23 Dirty Turkey Hunting Myths

by Vern Evans

Turkey hunting is plagued with old wive’s tales, folklore, and myths. Some of this is harmless. Some of it might have a good explanation. But some of the misbeliefs might cost you a punched tag this spring. 

Plus, the truth still matters. So, in the spirit hunting with better information, here are 23 turkey and turkey hunting myths to ditch right now. 

The 23 Dirtiest Turkey Myths

Myth 1: Turkeys see color like we do.

Some think turkeys see in color just like we do, but they don’t. Turkeys do have great color vision, but not in the way we experience it. The layout of cones and rods in their eyes are different from ours. While the exact composition of their vision isn’t known, it’s believed they see color, but much differently than humans. That said, just like whitetails and other prey animals, their eyes detect motion extremely well.

Myth 2: Turkeys have no sense of smell.

Wild turkeys certainly don’t have a sense of smell like whitetails, but they aren’t nose blind, either. Turkeys do, in fact, have a slight ability to smell. Of course, it isn’t significant enough to impact how you hunt them.

Myth 3: Turkeys hate or love the rain.

Some say turkeys hate the rain. Others say they love it. Neither are true, really. The reasons wild turkeys spend so much time in open fields during rainstorms are twofold. First is security. The wind and rain make it difficult to see within cover. Second is food. Bugs and grubs head to the surface when the water table rises. I’ve watched gobblers rip off gobble after gobble in the rain, too. They didn’t seem to mind it too much. Read about tips for hunting turkeys in bad weather here.

Myth 4: Turkeys, especially poults, drown when they look up in the rain.

Turkeys young and old do not drown by looking up when it rains. If this were true we’d find dead turkeys all over the place after heavy rains. They do, however, head for open fields when the drops start falling (unless they are roosted).

Myth 5: Turkeys always roost in the same tree every night.

In prairie settings where roost trees are greatly limited, this myth can hold up. That said, throughout most of America, it usually isn’t true. A small number of turkeys routinely roost in the same exact trees, but this is the exception and not the norm. Wild turkeys almost always rotate through numerous roost trees and even roost areas. Plentiful numbers of local birds can make it seem like a roost is being used every evening by the same turkey.

Myth 6: Once in the tree, turkeys don’t change roosts.

Turkeys do like the roost limbs they fly up to. But that doesn’t mean they’ll remain there. I’ve watched as roosted turkeys moved from one limb to the next. I’ve also roosted a turkey in late evening, went back the next morning, and there wasn’t a turkey in sight. Without question, turkeys sometimes change roost limbs, or even roost trees, after flying up.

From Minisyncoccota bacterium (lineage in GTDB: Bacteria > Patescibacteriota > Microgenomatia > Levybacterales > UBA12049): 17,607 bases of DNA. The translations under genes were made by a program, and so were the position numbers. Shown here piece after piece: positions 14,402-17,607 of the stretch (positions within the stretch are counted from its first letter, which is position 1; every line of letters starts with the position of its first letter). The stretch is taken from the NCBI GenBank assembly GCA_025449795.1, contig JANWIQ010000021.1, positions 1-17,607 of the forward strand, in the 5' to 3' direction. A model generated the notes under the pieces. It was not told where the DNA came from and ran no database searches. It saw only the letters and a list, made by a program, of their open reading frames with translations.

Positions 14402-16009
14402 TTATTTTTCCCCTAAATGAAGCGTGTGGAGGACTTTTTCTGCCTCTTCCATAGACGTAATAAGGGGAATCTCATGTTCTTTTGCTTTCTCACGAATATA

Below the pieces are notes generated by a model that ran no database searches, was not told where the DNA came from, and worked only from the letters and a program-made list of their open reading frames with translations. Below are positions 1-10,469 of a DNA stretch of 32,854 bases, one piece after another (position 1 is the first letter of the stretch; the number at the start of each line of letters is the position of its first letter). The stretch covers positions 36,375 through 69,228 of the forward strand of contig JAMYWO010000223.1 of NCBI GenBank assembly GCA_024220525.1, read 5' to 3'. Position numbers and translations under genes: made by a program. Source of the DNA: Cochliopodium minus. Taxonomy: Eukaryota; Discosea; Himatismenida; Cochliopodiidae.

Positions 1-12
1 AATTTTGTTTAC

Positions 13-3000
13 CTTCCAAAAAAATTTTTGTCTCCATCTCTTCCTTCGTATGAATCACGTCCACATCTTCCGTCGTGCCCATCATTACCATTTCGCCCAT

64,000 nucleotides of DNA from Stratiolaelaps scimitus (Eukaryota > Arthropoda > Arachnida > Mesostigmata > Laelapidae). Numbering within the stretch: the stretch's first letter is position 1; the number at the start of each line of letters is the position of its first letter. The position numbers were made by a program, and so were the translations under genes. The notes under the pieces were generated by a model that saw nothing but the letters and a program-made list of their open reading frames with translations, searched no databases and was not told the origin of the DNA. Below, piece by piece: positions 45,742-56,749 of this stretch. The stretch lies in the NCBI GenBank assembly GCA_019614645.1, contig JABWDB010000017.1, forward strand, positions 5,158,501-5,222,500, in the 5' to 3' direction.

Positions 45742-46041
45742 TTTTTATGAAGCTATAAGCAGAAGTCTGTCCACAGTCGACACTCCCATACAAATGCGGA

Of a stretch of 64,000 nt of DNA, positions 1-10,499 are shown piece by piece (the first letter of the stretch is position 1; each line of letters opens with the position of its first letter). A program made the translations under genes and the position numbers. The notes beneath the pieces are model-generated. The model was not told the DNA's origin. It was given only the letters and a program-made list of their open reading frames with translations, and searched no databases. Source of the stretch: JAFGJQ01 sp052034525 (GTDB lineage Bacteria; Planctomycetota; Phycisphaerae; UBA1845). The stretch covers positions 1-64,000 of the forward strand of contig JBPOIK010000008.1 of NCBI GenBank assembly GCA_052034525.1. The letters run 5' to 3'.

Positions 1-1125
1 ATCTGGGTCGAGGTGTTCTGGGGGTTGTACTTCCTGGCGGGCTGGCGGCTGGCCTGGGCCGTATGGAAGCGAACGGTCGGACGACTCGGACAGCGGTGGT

Myth 7: A roosted gobbler is a guaranteed bagged bird.

Just because you roost a turkey doesn’t mean you’re guaranteed to kill it the next morning. In fact, I rarely kill roosted turkeys. Most other hunters have told me the same.

Myth 8: Warm late-winter weather greatly speeds up the breeding cycle.

An unseasonably warm late-winter or early spring might get turkeys to gobble and strut a little more, but that doesn’t mean breeding will occur any sooner (measurably speaking). The wild turkey breeding cycle is driven by photoperiod (daylight length), and that doesn’t change much year to year.

Myth 9: Calling heavily will keep turkeys on their roost limbs.

Some say that continuous calling to a roosted gobbler will keep it on the limb later into the morning. That isn’t true. If that turkey refuses to fly down, it’s because it’s seen or heard something it didn’t like. Even if it’s gobbling, it might remember something from earlier.

Myth 10: Call-shy turkeys quit responding to calling.

It’s long been believed that calling too much can result in call-shy turkeys. That said, hushed turkeys are now attributed to gobbler removal, increased hunting pressure, and elevated predator populations. It is not due to increased calling by turkey hunters. Ever heard a big spring turkey flock? They really make a ruckus.

Myth 11: Hens can’t gobble or strut.

Think that hen turkey can’t gobble or strut? Think again. Still don’t believe me? Watch it happen in this video. While very rare, it’s believed to be a show of dominance toward other hens.

Myth 12: Gobblers don’t yelp.

Gobblers don’t just gobble. They make other vocalizations, too. One of these is the tom yelp. This three-noted yelp-yelp-yelp has the same general structure as a hen yelp, but it’s much deeper, raspier, at a slower pace.